I have tried to solve this problem by making her a skirt, the details of which she chose herself.  From the choice of patterns I gave her she chose this one..


Simplicity 9561 View 3.  She needed functioning pockets though and so I sketched out various pocket ideas and she chose to have side fronted curved pockets, so I altered the pattern to include these.


She also wanted a side zip so I moved it from centre back, like so.


It may have taken two days of resizing, pattern drafting, and sewing; but if she will wear it before the only other skirt she agrees to wear gives up the ghost, it will be worth it.

Once I had her measurements I was on a roll. 

She also liked the following pattern...


Simplicity 8925 View 1.  This style of skirt has been all over the high street recently in denim.  I didn't have any denim in my stash of fabrics though so I made it up in this camouflage fabric, which is cotton with a slight stretch.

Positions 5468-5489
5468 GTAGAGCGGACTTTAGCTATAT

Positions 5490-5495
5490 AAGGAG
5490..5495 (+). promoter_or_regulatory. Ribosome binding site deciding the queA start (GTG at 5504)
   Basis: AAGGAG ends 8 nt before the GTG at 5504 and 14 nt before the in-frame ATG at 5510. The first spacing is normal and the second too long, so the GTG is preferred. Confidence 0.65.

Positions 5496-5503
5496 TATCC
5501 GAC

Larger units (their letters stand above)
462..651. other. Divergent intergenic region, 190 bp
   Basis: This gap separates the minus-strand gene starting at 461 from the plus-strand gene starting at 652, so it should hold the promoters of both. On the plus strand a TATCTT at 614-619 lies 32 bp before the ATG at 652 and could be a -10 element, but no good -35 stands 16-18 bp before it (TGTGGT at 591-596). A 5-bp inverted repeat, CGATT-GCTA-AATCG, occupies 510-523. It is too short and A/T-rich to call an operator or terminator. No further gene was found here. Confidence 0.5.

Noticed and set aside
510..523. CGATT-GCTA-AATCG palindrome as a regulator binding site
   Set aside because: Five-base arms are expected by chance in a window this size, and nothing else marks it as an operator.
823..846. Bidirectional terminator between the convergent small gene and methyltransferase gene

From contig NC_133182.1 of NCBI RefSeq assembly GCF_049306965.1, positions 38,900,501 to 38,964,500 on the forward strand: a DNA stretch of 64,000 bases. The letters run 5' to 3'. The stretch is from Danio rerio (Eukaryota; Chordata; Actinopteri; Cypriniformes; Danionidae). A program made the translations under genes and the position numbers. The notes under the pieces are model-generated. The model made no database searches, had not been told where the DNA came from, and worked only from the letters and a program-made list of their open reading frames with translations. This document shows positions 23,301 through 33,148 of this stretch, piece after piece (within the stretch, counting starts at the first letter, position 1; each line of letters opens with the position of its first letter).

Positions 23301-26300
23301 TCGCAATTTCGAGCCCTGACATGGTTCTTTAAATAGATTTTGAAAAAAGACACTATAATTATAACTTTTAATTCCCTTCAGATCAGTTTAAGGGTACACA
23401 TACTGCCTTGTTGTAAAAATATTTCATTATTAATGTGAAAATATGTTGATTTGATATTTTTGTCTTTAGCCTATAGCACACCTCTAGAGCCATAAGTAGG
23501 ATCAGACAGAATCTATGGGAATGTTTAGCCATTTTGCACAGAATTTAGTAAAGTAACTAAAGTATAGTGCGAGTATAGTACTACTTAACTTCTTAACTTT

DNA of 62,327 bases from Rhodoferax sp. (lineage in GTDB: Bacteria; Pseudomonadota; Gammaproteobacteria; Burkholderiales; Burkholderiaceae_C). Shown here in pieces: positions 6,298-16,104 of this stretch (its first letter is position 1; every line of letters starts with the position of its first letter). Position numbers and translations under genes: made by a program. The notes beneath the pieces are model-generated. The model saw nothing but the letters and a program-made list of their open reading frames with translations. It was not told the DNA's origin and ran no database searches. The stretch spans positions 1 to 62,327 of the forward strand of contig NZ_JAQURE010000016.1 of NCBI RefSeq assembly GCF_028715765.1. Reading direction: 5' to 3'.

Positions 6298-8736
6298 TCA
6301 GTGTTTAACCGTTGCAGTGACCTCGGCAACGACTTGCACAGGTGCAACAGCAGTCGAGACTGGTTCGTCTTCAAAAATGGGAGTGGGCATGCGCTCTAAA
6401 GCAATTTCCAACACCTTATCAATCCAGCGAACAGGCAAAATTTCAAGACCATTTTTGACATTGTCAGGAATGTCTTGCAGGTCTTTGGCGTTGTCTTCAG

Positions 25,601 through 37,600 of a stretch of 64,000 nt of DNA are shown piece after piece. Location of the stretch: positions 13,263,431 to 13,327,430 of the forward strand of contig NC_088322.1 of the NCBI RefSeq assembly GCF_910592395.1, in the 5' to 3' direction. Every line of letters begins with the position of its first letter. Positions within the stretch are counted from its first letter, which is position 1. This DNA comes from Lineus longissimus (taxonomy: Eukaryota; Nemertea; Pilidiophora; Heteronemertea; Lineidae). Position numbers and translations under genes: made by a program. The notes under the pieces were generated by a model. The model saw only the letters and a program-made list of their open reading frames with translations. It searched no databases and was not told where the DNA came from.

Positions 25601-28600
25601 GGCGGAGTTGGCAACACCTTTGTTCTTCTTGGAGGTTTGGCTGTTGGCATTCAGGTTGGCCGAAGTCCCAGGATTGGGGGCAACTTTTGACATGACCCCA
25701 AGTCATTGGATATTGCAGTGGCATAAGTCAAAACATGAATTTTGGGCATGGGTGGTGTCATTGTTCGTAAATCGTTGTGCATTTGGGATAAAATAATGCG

The buttons were from my charity shop button tin and I didn't pattern match the pockets because... well it's camouflaged!  


Back View.  I made this one up pretty much straight out the packet after resizing it for a smaller size.


The one thing I did do was try out flat felled seams for the first time.  The results were certainly a bit wobbly, but I did love the strong seam it gave this stretch fabric so it is definitely something I will use again.

So there you have it, two patterns from the very early 70's brought back to life.

Thursday, 26 May 2016

Long Post About Lots of Bags!


I was playing around the other day with a bit of freehand machine embroidery, and I created this portrait.  There was something about it that I liked, but I was a bit stuck on what to do with it.  I thought I could turn it into a brooch but thought I might feel a bit too 'arty' wearing it; so I made a bag.


I used some more of the scrap linen fabric that was leftover from underlining my last make and just attached the felt backed embroidery to the front.


It is a teeny tiny bag!  More of a purse really.